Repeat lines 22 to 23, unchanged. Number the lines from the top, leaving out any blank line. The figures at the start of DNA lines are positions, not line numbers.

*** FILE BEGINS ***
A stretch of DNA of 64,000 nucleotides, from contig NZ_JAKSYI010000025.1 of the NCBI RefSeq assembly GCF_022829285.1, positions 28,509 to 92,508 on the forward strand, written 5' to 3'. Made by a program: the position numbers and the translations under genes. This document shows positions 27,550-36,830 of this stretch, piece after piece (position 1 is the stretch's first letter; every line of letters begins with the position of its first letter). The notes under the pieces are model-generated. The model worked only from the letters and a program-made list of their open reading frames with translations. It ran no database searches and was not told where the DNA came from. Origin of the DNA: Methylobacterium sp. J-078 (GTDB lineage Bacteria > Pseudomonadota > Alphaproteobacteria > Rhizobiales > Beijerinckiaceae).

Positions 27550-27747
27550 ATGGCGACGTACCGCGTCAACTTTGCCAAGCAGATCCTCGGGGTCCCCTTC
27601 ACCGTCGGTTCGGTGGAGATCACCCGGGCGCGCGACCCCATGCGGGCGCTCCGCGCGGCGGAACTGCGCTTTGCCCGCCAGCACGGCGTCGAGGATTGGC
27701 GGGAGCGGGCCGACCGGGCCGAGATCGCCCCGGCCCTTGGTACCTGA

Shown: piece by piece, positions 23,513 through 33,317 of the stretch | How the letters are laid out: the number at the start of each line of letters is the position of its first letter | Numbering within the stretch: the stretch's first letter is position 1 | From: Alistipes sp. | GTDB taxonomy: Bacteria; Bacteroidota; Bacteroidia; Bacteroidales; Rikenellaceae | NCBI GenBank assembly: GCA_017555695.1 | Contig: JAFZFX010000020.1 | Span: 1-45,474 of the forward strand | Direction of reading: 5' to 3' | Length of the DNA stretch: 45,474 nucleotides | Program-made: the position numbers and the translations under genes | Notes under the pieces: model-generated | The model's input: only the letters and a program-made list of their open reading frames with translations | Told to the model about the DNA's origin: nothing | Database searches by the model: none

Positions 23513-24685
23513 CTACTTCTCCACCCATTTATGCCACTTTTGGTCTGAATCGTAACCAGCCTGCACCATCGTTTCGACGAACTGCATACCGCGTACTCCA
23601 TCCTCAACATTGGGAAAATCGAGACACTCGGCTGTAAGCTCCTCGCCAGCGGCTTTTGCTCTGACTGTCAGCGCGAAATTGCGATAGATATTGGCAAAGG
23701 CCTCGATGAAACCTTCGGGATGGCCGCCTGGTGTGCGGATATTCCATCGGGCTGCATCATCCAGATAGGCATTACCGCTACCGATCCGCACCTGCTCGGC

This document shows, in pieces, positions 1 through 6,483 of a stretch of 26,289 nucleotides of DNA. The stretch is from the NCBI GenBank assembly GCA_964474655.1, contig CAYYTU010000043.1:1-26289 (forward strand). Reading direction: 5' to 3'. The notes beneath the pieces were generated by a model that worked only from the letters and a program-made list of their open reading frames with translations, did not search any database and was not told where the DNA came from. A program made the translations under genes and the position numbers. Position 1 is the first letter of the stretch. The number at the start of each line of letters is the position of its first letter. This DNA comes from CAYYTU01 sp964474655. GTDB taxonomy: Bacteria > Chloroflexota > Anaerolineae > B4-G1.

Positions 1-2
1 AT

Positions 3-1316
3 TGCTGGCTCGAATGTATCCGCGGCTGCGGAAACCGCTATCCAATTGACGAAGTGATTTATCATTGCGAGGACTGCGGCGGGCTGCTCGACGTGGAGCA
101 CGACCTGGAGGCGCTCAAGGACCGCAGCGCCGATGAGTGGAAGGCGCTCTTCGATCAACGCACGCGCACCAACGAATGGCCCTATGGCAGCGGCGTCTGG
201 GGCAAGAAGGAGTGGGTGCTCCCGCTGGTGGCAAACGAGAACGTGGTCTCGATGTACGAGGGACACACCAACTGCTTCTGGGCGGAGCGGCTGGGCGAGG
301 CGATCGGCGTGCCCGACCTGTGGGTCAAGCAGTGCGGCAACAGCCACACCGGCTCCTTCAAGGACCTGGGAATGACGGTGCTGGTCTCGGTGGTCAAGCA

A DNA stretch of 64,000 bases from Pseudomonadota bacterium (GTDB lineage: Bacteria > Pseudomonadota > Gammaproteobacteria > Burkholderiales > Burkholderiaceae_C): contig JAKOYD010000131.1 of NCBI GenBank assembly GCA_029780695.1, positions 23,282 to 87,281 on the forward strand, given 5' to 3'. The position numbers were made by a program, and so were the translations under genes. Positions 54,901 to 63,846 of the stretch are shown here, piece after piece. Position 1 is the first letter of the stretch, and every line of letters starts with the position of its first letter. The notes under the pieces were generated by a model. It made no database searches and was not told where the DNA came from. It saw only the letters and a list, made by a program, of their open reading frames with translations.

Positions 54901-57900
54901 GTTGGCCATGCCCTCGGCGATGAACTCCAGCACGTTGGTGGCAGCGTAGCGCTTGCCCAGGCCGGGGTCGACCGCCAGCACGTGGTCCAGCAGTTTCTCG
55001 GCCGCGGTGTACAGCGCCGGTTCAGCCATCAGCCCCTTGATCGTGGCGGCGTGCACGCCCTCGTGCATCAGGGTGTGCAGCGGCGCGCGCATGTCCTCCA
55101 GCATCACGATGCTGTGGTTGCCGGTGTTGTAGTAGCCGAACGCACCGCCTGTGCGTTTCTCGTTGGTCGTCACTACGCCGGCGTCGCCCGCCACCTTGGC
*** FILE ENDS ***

55001 GCCGCGGTGTACAGCGCCGGTTCAGCCATCAGCCCCTTGATCGTGGCGGCGTGCACGCCCTCGTGCATCAGGGTGTGCAGCGGCGCGCGCATGTCCTCCA
55101 GCATCACGATGCTGTGGTTGCCGGTGTTGTAGTAGCCGAACGCACCGCCTGTGCGTTTCTCGTTGGTCGTCACTACGCCGGCGTCGCCCGCCACCTTGGC